How Many Roads? Living in the ‘70s

How many roads must a man walk down

Before you call him a man?

How many seas must the white dove sail

Before she sleeps in the sand?

Yes and how many times must the cannonballs fly

Before they’re forever banned

Bob Dylan – Blowin’ in the Wind 1963

Starting in 1962, the war in Vietnam was considered by most Australians to be necessary to stem the spread of Communism.  Conscription was introduced in 1964 and by 1970 many Australians wanted all troops withdrawn.  This was especially so as the number of casualties grew.  Young people marched in demonstrations, carrying banners and chanting anti-war slogans.

Joanne was fairly immune to all the controversy until her second year at college and her introduction to Shauna’s passionate views.

‘Last year the moratorium marches in America showed that more and more people oppose the war,’ said Shauna. ‘This year they are going to be held all over Australia.  We are going to march against conscription and bring about the end of the Vietnam War!’

Joanne helped Shauna and Margo paint a few posters but declined to participate any further. She had to go home for the weekend. She was amazed at the strangers invading their share house, all preparing for the march. Margo and Shauna told her that a new friend of theirs had been called up in the draft and was refusing to go. ‘He’ll get prison if he’s caught,’ whispered Margo.

Arlo Guthrie sang on the record player.

You can get anything that you want at Alice’s Restaurant.

Vietnam War protestors Sydney, May 1970 (Sydney Morning Herald)

Meanwhile Leo had a dilemma. His American cousin was coming to Sydney on R&R from Vietnam. He was planning a day trip to entertain him and thought a visit to Canberra might be a good thing to do. He asked Joanne if she would ask a girlfriend to come with them on a double date.

Joanne asked several girls but they were not available.  She wondered about Margo, who was preparing to march with Shauna.

‘You want me to go out with an American soldier?’ Margo looked at her in disbelief.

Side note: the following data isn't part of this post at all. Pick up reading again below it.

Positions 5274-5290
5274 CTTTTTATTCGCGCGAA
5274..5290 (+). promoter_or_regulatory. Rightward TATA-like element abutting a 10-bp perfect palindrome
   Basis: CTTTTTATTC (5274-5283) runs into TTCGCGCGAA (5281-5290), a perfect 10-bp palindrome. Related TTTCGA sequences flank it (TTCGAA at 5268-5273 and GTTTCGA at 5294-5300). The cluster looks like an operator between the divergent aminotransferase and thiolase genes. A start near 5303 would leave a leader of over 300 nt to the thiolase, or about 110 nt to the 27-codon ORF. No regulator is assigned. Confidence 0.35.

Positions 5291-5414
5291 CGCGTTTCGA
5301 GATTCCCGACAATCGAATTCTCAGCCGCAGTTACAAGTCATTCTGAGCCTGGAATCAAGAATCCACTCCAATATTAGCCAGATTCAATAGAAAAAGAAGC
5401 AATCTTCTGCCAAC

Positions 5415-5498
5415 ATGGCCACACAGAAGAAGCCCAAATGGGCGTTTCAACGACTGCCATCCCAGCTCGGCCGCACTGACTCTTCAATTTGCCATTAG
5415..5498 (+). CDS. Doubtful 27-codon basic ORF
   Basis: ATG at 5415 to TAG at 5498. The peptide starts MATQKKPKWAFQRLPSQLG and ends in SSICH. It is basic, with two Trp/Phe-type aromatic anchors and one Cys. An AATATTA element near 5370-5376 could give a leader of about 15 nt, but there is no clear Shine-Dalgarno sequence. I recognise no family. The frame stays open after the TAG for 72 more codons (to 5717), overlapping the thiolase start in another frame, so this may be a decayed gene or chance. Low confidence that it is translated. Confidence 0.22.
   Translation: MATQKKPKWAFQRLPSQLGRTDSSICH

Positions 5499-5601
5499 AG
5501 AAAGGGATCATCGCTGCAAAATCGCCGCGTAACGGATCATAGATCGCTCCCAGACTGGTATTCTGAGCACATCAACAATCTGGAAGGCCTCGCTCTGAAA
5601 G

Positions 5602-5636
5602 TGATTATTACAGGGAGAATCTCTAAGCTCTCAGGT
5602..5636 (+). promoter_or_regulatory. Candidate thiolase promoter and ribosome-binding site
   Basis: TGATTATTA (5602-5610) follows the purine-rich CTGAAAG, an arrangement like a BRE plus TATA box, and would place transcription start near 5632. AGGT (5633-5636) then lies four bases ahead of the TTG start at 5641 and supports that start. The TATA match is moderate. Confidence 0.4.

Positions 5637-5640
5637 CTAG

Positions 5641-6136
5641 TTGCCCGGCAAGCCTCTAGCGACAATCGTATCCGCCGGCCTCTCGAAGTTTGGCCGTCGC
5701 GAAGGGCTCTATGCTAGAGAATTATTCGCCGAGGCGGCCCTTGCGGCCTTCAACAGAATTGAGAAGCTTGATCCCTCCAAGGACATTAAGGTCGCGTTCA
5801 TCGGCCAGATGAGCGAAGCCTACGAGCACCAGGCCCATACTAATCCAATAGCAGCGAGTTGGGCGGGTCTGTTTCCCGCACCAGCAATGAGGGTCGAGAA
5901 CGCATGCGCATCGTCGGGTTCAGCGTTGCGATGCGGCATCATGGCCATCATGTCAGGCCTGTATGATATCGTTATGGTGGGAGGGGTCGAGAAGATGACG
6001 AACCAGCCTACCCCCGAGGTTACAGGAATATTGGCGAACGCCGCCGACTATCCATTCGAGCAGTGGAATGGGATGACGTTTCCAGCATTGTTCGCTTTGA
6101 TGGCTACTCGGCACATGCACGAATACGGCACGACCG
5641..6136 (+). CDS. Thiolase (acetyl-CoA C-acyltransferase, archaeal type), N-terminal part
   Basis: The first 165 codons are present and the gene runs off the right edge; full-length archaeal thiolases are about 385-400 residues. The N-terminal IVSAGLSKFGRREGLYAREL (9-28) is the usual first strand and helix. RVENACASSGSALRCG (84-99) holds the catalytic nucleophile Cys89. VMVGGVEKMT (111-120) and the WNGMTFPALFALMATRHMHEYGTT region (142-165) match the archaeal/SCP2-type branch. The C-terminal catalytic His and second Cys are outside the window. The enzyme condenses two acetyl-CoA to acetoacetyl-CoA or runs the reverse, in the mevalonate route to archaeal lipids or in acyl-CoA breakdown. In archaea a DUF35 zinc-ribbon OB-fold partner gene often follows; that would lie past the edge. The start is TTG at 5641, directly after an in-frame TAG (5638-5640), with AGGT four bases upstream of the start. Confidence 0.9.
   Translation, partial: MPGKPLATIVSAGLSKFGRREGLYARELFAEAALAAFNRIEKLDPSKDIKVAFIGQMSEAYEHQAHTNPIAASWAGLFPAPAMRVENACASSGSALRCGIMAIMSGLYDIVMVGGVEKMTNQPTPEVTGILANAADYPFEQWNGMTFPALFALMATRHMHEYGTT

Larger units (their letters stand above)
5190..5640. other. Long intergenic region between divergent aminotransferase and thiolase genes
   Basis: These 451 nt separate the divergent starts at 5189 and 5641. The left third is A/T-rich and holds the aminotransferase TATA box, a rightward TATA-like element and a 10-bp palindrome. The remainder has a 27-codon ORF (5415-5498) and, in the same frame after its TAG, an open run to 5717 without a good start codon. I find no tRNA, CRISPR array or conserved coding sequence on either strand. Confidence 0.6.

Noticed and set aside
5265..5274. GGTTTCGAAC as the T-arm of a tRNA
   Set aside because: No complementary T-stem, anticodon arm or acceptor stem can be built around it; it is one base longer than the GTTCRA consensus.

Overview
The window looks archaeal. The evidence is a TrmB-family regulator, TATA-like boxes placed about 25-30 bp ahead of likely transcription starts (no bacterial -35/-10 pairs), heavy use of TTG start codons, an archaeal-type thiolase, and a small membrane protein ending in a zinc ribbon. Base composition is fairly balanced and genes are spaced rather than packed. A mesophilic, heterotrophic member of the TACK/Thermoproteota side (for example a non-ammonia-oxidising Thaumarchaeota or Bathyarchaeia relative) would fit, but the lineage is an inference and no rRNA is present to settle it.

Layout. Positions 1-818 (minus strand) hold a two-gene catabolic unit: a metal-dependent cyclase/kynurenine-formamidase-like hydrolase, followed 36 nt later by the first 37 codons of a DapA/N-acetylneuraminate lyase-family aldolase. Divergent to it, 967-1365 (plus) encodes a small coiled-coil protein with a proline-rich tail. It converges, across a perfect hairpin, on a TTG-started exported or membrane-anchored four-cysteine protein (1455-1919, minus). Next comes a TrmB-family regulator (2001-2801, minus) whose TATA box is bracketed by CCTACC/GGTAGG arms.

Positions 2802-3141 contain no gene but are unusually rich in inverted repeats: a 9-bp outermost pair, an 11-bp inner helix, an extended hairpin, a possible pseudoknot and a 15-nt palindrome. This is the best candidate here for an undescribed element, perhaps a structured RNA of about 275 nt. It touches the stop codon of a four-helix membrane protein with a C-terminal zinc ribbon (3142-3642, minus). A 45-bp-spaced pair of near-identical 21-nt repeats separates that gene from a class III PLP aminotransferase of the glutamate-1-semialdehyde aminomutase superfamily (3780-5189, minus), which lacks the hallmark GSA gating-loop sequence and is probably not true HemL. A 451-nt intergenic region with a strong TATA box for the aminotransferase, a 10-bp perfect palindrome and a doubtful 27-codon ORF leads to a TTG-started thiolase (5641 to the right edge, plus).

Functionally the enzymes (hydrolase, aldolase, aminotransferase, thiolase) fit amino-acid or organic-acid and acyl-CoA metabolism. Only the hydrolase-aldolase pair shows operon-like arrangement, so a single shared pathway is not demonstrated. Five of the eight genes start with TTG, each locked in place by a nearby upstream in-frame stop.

“Well, he was drafted, so he can’t really help it if he’s in the war,’ said Joanne. ‘ He needs a bit of normality after what he’s been through.’

Margo agreed to go.  Leo’s cousin seemed happy to have some female company. Joanne was not so happy.  Just days before their planned trip the phone had rung at Mrs Kruger’s house.  It was her mother, Annie.

‘Look, I don’t know what you want to do, but I’ve just had a phone call from the American chap who stayed with us in the Christmas holidays.  He’s back in Australia and wants to see you.’

Joanne had received several communications from the American.  He had returned to the United States but was now fearful of being drafted in the Vietnam war.  He thought if he moved to Australia he might avoid conscription but was doubtful how long he could stay. Now he was coming to Yerrinbool on Sunday to have a talk about the future.

She felt she had to tell him face to face that she had moved on, but how?

Finally she arranged with Leo to stop at her home and leave her on the way back from Canberra.  She would catch the rail motor to Wollongong the next morning.

They had an interesting day in Canberra, viewing the embassies, visiting Parliament House and exploring the Australian War Memorial. Margo was stressed by the graphic depiction of war and announced she was going to throw up. What the cousin thought we’ll never know but Leo and Joanne sang all the way back and it was with some sadness that Joanne bid the others farewell when they left her at her childhood home.

The American was there, keen to tell her of his plans to move to Australia. She told him about Leo and he said that was wonderful and that he had high hopes that there was a future for him with his other penpal.